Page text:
Magda Linette: Unseeded player credits calm as her weapon at Australian Open



Fans and pundits expected the Polish player to compete in this year’s semi-finals. Australian Open – but possibly not unranked.

Magda Linnett – Not the women’s world number 1 Iga Światek – She finds herself as Poland’s only remaining representative at this year’s singles tournament and will face Aryna Sabalenka in the semi-finals on Thursday after seeing off former world No. 1 Karolina Pliskova 6-3 7-5.

Sviatek was the tournament favorite after reaching the semi-finals last year and winning eight titles, including two Grand Slams in 2022, but was knocked out by 2022 Wimbledon champion Elena Rybakina on Sunday.

Ranked 45th, with her 33rd career ranking, the right-handed Linnett had never advanced past the third round of a Grand Slam, but became the ninth-oldest woman to reach her first Grand Slam quarterfinal in the Open era. had become

Having never advanced past the round-of-32 in 29 major starts, she defeated three seeded players – No. 16 Annette Kontavet, No. 19 Ekaterina Alexandrova and No. 4 Caroline Garcia – to make her way into the match against Pliskova. . Succession

“I’ll never forget it … it’ll stay with me for the rest of my life,” Lynette, 30, said after her quarterfinal win over Pliskova on Wednesday.

“I’m pretty calm, surprisingly that helped me last time and I think it bodes well for the next one,” Lynette told reporters afterward.

Lynette credits her victories thus far to staying calm and composed, even in the face of adversity or an aggressive opponent.

“I had a lot of experience on those big courts before because almost every Grand Slam I played ended up on the big court in one way or another,” he explained.

“I’ve played a lot of big players before – it’s nothing new for me really, it’s just another match,” added Lynette, who is the daughter of a tennis coach.

Lynette started playing tennis at the age of five and represented Poland at the Rio 2016 and Tokyo 2020 Olympics. But it wasn’t until 2015 that she broke into the top 100.

She has seen success against big names at the French Open in 2021, defeating top seed Ashley Barty and reaching the doubles semifinals alongside Bernarda Pera.

Although she eventually lost to Martina Trevisan, she knocked out No. 2 seed Ones Jabeur in the opening round of last year’s French Open.

“When I started beating guys like Ash Barty and then Ones, that kind of gave me an extra kick that really showed me that I could really go far in those tournaments. I think it was more disappointing than I would have been surprised or worried about. I think it was just more frustration as to why I couldn’t do it,” she said. According to the WTA.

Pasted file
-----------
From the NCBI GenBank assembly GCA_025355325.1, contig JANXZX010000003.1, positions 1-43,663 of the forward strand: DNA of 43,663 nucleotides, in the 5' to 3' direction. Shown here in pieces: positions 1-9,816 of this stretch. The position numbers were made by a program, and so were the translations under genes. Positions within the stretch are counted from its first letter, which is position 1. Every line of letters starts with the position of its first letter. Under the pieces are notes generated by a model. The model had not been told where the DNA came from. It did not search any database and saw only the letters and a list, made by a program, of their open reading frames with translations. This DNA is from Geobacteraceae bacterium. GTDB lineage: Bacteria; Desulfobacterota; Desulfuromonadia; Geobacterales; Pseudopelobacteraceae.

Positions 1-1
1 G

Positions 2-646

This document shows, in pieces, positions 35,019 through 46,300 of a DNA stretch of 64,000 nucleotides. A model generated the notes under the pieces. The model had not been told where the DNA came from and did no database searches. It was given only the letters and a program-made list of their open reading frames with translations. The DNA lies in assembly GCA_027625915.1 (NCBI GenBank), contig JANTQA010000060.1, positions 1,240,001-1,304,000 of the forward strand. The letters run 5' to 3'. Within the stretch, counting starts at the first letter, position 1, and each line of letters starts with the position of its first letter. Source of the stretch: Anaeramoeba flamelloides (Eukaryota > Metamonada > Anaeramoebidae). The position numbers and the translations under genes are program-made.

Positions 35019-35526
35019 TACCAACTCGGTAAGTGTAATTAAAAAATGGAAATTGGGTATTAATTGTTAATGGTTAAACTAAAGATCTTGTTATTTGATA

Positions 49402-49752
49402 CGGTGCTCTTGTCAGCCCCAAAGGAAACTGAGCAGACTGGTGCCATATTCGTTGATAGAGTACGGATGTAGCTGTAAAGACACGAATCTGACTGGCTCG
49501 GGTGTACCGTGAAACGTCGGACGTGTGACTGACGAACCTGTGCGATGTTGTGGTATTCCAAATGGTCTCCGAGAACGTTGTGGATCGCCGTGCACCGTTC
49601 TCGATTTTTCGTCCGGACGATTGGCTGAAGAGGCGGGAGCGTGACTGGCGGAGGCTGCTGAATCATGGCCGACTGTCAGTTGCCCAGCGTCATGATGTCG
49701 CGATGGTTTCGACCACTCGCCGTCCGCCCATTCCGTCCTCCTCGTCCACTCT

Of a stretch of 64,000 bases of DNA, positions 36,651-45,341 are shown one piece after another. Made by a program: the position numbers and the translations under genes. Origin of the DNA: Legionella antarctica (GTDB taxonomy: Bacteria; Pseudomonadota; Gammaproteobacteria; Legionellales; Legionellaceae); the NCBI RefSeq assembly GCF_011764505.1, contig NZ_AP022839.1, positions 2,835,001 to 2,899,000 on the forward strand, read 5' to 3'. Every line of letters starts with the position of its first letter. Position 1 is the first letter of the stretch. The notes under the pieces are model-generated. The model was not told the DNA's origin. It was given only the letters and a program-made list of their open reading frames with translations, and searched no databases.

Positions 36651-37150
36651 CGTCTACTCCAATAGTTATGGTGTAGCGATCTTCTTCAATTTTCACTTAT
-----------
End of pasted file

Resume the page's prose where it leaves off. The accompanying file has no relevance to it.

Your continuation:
Lynette’s plans to compete in the 2021 Australian Open came to a screeching halt when she suffered a knee injury the day before her flight.

“It was honestly the most traumatic experience of my life,” Lynette reflected Wednesday. “I had meniscus surgery … but because it was kind of difficult where the injury was, no one could really see what was going on.

“Literally, the day before my flight, the pain and the uncomfortable feeling that I came back with some extra strength,” said Lynette, unable to even walk, let alone think about the tournament.

He added that before the tournament, he “heard everyone’s complaints lonelinessAnd I was so jealous that they had to do it because I really wanted to be there.

That injury will not be known for 11 weeks and will keep him out of action for five months. But two years later, she credits the ordeal for her current sobriety.

“Why? Because I guess it really can’t get any worse, right? I honestly didn’t play for five months, dropping my ranking and dropping points from the time of the pandemic,” said Lynette, at which point she worried she would drop out of the top 100.

“In a way, I felt okay with the fact that I could be done quickly, and I think it gave me a little bit of space to build everything from scratch.”

His injury, along with “huge changes” in his personal life, “definitely changed a lot for me,” he added.

“I calmed down a bit. I’ve changed a lot in my life and made some tough decisions, and I feel like I’m reaping the rewards now.

However, Lynette’s temperament is not always the same in difficult moments – last October she broke down in tears during a challenging match in Tampico, Mexico.

“In the first set, I was playing a girl, and she was giving me a lot of trouble. I totally cried in the first set. My coaches were really surprised by it,” he said.

“I felt like I got all that anger out of me. That was the last time I really lost it. Since then, I have really controlled it better.

While Sablenka has a 2-0 career record against the unranked Pole, given her form in this tournament, Linnett will advance to her semi-final and storybook qualification in Melbourne for one of tennis’ biggest prizes. It wouldn’t be surprising to do.

Read original article here

Leave A Reply